little me and the library card
About a month ago, I decided it was time for my son to have his own public library card and take more responsibility for the books he checked out. We went to the library, and got the card all set up, and he presented his five or six books to check out. At that point we were informed that until we verified his address, he would only be able to check out three books at a time. I didn't have anything handy with our address, so we decided to wait until next time, going our way with only three books.
Today we went back to the library, this time with BOTH his library cards (unbeknownst to me, he had already gotten one last fall with my wife). His old card had been verified and had no limit to the books he could check out, so I figured they could cancel the new one and thus there would be no need for another address verification.
Of course it wasn't that simple.
First of all, there is still one more book out on his new card - one we could not find this morning - so they could not cancel that account. I thought maybe they could transfer this book to the other card, but no. So the end result was that they wanted to cancel the old card and just use the new one. Fine, I said, can you remove the three book limit? No, they said, you have not verified the address. But the address was verified for the other card, and it's the same kid, and the same address. What's the problem? That's not our policy. We must verify the address for every card we issue.
Hmm. So whose address are you verifying? Your son's - it's his card. So I should bring in something with his name and our address on it, right? No, just your checkbook or a piece of mail with your name and address. But that's verifying MY address, not his. I'm sorry sir, that's our policy.
This is crazy, I thought.
I made one more attempt to evoke some common sense from these library people, to no avail. We ended up with three books checked out (not the four my son wanted) and I left the library in a fine righteous pique, determined not to bend to their rigid bureacracy, and to live with the three-book minimum on principle.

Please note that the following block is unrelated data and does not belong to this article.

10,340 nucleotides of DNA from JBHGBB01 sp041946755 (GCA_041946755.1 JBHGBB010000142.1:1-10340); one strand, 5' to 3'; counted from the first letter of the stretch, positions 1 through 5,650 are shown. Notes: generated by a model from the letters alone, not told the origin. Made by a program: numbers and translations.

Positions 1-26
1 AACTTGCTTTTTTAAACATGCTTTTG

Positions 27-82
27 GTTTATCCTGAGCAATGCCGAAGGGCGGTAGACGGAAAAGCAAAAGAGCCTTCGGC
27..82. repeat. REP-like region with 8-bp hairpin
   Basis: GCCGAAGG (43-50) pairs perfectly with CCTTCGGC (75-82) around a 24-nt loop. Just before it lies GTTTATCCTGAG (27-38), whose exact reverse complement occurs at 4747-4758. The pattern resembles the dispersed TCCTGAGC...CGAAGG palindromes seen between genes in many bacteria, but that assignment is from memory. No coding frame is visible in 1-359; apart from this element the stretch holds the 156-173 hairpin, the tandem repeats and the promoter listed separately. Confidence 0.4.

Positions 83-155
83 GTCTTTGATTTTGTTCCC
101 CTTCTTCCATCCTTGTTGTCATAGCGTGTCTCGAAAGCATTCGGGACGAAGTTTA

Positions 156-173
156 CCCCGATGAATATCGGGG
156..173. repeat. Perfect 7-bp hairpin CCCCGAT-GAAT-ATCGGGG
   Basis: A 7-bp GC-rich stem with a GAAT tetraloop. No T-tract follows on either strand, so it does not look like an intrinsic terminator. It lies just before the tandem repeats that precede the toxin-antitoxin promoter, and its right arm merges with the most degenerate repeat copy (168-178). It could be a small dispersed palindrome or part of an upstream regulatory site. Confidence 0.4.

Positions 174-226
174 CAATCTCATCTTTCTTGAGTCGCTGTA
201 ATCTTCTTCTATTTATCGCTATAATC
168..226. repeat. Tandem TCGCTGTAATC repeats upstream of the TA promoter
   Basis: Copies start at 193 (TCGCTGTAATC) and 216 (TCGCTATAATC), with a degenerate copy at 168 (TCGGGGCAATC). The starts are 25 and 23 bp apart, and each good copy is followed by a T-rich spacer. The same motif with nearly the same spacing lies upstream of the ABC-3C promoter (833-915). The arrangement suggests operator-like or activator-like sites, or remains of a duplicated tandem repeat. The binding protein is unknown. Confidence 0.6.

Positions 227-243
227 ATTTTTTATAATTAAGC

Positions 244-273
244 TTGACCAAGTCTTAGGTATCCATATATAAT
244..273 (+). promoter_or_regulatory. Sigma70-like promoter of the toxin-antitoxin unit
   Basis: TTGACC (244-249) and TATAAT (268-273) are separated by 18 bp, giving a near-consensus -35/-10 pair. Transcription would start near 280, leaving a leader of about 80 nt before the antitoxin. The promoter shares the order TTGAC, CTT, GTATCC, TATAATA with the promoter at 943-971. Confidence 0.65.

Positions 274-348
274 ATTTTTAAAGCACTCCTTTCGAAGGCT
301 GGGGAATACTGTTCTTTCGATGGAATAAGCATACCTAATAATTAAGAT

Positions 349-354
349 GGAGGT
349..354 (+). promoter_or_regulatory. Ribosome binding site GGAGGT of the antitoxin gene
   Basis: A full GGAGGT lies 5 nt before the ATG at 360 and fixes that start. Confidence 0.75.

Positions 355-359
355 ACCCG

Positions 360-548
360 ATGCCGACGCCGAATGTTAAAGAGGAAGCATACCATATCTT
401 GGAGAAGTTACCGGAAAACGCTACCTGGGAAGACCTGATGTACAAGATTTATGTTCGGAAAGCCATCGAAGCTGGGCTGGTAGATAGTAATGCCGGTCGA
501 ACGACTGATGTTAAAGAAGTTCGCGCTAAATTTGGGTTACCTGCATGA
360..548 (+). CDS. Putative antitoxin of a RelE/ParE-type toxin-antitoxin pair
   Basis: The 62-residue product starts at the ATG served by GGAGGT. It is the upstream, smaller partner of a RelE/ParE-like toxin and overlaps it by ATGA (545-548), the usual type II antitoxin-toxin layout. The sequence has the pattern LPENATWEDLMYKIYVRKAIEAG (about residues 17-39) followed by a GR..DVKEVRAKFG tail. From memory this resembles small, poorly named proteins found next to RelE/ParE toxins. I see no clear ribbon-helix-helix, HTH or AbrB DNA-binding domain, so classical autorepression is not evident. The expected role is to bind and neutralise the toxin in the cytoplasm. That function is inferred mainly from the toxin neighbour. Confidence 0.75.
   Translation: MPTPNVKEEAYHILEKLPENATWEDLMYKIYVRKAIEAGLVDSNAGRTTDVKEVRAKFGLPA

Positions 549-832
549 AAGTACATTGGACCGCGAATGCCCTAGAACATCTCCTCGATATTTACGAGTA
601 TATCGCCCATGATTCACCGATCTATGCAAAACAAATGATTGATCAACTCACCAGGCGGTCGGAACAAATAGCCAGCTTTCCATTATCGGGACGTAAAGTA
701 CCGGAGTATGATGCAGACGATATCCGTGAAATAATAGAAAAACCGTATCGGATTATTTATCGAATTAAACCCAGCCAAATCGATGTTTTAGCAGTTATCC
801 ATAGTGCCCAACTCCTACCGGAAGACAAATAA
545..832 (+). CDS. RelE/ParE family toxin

Once we got to the car, however, I decided that wasn't fair to my son, and it would really be easy to take my checkbook back in and verify the address (mine, not my son's, but I guess that's unimportant). So I did that, and grudgingly apologized for being difficult.
Driving away, it hit me like a two-by-four between the eyes - I had been acting like a little kid who couldn't get his way! So what if my common sense approach was reasonable (to me anyway) and their address verification policy is inconsistent - their policy is their policy and it was not that hard to comply.
Eckhart Tolle talks a lot about ego - the "little me" he calls it. This little me - this egoic self - wants to be in conflict with other people and situations so it can feel superior, or sometimes so it can feel victimized. Today was a little of both for me - i wanted to be "right," and i wanted to feel cheated and put upon by those terrible librarians for making me walk all the way out to my car for my checkbook. In retrospect, my behavior was immature and ridiculous - in Tolle's words, i was acting "morally superior to reality."
What now? I cna look back on the situation and laugh, and hope that next time little me wants to be in charge I can notice it before he starts driving, and take away the keys.